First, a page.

to have the terrible example of the punishment to which these misguided men are sentenced is the only matter left for discussion.
Upon this question you who have suffered for the Union, who have stood by it in evil and good report; you who have leaved and are hereafter to live in this city at your homes when all are gathered again under that flag which has been here so foully outraged and to whose wrongs these men's lives are forfeited; you who I have heard have exerted your talents to save the lives of Union men in the hour of true peril, ought to have a determine weight when your opinions have been deliberately formed. You ask for these men's lives. You shall have them. You say that this clemency of the Government is best for the good of that cause we all have at heart. Be it so. You are more likely to be better informed upon this than I am. I have no wish to do anything but that which all show the men of Louisiana how great a good they were tempted to thrown away when they were led to raise their hands against the Constitution and laws of the United States.
If this example of mercy is lost upon those situated in like case swift justice can overtake others in like manner offending.
I will cause the popper order to go the provost-marshal to suspend the execution of the sentence of death upon Abraham McLane, Daniel Doyle, Edward C. Smith, Patrick Kane, George L. Williams, and William Stanley, and shall commute their punishment to hard labor on the fortifications at Ship Island, or the nearest military post, at the pleasure of the President of the United States.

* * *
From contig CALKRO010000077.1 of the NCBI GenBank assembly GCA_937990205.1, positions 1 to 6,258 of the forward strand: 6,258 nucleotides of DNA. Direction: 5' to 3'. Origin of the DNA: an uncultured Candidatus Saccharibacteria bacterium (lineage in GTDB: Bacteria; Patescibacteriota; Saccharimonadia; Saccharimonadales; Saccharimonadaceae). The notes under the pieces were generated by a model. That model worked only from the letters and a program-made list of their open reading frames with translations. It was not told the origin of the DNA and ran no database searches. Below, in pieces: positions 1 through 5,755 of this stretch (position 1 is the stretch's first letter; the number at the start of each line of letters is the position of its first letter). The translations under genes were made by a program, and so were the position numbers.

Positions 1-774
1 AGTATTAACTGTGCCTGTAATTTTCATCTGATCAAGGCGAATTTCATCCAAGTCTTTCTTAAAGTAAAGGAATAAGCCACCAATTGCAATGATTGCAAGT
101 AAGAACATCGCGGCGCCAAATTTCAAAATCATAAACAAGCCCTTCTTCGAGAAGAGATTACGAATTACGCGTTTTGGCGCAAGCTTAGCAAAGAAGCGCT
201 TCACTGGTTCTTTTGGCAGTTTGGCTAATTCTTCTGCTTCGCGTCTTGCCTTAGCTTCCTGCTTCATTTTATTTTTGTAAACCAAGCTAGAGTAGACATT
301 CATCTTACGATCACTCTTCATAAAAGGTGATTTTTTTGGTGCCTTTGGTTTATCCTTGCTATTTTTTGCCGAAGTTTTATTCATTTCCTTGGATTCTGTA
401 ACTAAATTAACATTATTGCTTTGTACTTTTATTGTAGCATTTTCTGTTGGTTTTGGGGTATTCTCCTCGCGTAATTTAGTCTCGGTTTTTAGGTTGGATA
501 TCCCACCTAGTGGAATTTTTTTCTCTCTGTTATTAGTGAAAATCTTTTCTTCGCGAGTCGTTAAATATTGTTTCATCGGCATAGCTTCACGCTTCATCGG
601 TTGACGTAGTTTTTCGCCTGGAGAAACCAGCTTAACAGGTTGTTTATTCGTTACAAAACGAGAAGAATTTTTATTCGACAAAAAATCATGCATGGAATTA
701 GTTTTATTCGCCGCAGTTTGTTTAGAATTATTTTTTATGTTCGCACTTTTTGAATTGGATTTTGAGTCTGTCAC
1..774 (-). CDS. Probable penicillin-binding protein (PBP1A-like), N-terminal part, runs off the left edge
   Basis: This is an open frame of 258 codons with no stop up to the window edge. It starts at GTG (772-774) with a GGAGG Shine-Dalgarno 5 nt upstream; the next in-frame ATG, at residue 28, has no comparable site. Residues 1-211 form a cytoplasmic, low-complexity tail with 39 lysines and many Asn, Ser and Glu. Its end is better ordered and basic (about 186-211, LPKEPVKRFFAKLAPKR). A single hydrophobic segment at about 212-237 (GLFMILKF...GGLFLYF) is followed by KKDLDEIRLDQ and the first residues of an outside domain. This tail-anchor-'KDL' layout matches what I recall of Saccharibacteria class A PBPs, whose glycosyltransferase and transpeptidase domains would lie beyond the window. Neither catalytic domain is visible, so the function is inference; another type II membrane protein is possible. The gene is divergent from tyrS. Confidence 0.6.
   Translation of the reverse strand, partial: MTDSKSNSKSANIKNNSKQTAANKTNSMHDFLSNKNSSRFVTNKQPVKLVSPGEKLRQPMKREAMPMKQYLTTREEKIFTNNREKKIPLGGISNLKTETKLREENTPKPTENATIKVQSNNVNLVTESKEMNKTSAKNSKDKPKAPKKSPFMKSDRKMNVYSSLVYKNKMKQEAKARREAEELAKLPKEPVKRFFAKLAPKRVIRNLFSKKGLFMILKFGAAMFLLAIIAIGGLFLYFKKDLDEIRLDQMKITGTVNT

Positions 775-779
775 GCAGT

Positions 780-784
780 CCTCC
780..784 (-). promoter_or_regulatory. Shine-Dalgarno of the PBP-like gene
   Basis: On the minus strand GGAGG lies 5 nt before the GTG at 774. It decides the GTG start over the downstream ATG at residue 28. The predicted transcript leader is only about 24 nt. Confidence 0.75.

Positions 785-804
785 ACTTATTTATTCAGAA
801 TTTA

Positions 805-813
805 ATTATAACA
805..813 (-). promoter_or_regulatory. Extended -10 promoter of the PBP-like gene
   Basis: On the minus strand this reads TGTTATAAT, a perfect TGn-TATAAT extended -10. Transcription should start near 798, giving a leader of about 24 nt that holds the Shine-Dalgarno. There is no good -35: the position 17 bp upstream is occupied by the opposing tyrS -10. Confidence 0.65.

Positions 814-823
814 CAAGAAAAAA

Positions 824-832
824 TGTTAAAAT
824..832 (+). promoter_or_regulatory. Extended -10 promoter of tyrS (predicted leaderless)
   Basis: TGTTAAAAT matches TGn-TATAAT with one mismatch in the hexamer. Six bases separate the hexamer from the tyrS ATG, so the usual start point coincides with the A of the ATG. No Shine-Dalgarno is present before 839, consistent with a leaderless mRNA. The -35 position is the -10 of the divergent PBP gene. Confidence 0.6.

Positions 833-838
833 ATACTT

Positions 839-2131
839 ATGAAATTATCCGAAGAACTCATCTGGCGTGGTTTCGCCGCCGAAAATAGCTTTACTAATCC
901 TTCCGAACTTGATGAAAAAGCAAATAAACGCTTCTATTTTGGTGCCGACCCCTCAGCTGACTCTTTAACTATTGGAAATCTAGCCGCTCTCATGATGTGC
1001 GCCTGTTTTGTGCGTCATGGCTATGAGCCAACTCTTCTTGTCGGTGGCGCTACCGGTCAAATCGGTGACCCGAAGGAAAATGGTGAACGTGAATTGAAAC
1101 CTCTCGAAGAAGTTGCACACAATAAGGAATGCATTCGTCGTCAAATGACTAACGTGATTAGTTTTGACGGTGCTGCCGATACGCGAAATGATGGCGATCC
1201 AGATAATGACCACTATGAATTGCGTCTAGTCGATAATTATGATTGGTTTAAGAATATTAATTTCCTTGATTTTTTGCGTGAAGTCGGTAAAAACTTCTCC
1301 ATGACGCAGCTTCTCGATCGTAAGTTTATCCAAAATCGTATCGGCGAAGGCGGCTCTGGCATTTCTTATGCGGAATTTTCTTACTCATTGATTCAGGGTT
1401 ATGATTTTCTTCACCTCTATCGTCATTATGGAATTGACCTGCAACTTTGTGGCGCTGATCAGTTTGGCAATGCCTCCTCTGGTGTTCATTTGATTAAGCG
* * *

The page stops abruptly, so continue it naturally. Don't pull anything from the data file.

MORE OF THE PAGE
I have the honor to be, your friend and servant,
BENJ. F. BULTER.
HEADQUARTERS DEPARTMENT OF THE GULF, June 3, 1862.
Captain JONAS H. FRENCH,
Provost-Marshal, District of New Orleans:
CAPTAIN: You will suspend the execution of the sentence of death upon Abraham McLane, Daniel Doyle, Edward C. Smith, Patrick Kane, George L. Williams, and William Stanley, authorized by General Orders, No. 36, and cause them and each of them, to be confined at hard labor upon the fortifications at Ship Island, or the nearest military post, during the pleasure of the United States.
BENJ. F. BUTLER,
HDQRS. DEPARTMENT OF THE GULF, No. 70.
New Orleans, June 5, 1862.
William B. Mumbord, a citizens of New Orleans, having been convicted before the military commission of treason and an overt act thereof, tearing down the United States flag from a public building of the United States, for the purpose of inciting other evil-minded persons to further resistance to the laws and arms of the United States, after said flag was placed there by Commodore Farragut, of the United States Navy:
It is ordered that he be executed according to sentence of said military commission on Saturday, June 7, inst., between the hours of 8 a.m. and 12 m. under the directions of the provost-marshal of the District of New Orleans, and for so doing this shall be his sufficient warrant.
By command of Major-General Butler, commanding department:
WM. H. WIEGEL,
First Lieutenant and Acting Assistant Adjutant-General.